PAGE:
Muhammad died suddenly in 632 AD after a short illness and, with his death, the Quran automatically became complete. There could be no further revelations once its chosen recipient had departed. While he lived however, there was always the possibility that new passages could be added and it hardly seemed appropriate, therefore, to contemplate codifying the text into one harmonious whole. Thus it is not surprising to find that the book was widely scattered in the memories of men and on various different materials in writing at the time of Muhammad’s decease.
Furthermore the Quran itself makes allowance for the abrogation of its texts by Allah and, during Muhammad’s lifetime, the possibility of further abrogations (in addition to a number of verses which had already been withdrawn) would likewise preclude the contemplation of a single text.
Still further, there appear to have been only a few disputes among the sahaba (Muhammad’s “companions”, i.e., his immediate followers) about the text of the Quran while Muhammad lived, unlike those which arose soon after his demise. All these factors explain the absence of an official codified text at the time of his death. The possible abrogation of existing passages, and the probable addition of further ayat (the Quran nowhere declares its own completeness or that no further revelations could be expected) prevented any attempt to achieve the result desired very soon thereafter by his closest companions. It also appears that new Quranic passages were coming with increasing frequency to Muhammad just before that fateful day, making the collection of the Quran into a single text at any time all the more improbable.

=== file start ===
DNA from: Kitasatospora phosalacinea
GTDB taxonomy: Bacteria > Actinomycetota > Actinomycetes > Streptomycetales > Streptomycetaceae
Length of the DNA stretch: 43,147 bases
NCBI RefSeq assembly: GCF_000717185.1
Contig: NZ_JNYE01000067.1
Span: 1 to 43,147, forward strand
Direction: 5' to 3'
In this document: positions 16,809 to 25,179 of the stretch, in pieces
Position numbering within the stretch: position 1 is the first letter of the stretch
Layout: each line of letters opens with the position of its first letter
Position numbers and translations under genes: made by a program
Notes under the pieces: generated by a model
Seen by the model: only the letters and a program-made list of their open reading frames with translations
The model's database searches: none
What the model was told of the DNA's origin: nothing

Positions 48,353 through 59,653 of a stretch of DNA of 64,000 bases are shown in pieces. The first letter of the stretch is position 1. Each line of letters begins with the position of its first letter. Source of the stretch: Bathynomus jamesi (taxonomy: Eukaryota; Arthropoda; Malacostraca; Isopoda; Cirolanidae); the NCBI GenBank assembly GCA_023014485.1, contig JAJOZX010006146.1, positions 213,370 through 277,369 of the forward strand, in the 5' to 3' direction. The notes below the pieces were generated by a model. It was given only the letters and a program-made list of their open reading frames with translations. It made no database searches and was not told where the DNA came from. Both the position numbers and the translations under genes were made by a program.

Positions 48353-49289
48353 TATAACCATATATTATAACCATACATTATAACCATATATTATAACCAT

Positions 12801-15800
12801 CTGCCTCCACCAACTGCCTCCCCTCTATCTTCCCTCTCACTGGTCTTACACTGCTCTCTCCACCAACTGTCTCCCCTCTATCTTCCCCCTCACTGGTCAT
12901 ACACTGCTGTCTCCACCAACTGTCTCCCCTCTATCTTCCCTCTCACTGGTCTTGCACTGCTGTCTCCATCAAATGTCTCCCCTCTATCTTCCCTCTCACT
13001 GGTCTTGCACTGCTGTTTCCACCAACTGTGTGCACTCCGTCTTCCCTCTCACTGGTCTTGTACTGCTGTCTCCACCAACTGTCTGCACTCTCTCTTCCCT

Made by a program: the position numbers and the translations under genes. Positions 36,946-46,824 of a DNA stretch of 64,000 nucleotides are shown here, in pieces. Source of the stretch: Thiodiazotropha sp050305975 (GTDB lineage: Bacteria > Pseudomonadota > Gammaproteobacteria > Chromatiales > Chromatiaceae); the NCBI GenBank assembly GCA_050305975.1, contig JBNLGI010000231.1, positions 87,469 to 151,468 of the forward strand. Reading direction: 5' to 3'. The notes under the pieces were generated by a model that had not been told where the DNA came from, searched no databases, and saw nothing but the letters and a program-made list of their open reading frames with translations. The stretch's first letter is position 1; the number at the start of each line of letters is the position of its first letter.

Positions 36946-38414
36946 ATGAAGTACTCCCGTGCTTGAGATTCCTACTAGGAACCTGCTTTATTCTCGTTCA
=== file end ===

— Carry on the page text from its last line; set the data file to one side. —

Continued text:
Narrated Anas bin Malik: Allah sent down his Divine Inspiration to His Apostle (saw) continuously and abundantly during the period preceding his death till He took him unto Him. That was the period of the greatest part of revelation, and Allah’s Apostle (saw) died after that. (Sahih al-Bukhari, Vol.6, p.474).
At the end of the first phase of the Quran, therefore, we find that its contents were widely distributed in the memories of men and were written down piecemeal on various materials, but that no single text had been prescribed or codified for the Muslim community.
As-Suyuti states that the Quran, as sent down from Allah in separate stages, had been completely written down and carefully preserved, but that it had not been assembled into one single location during the lifetime of Muhammad (as-Suyuti, Al-Itqan fii Ulum al-Quran p.96).
All of it was said to have been available in principle. Muhammad’s companions had absorbed it to one extent or another in their memories and it had been written down on separate materials – while the final order of the various verses and chapters is also presumed to have been defined by Muhammad while he was still alive.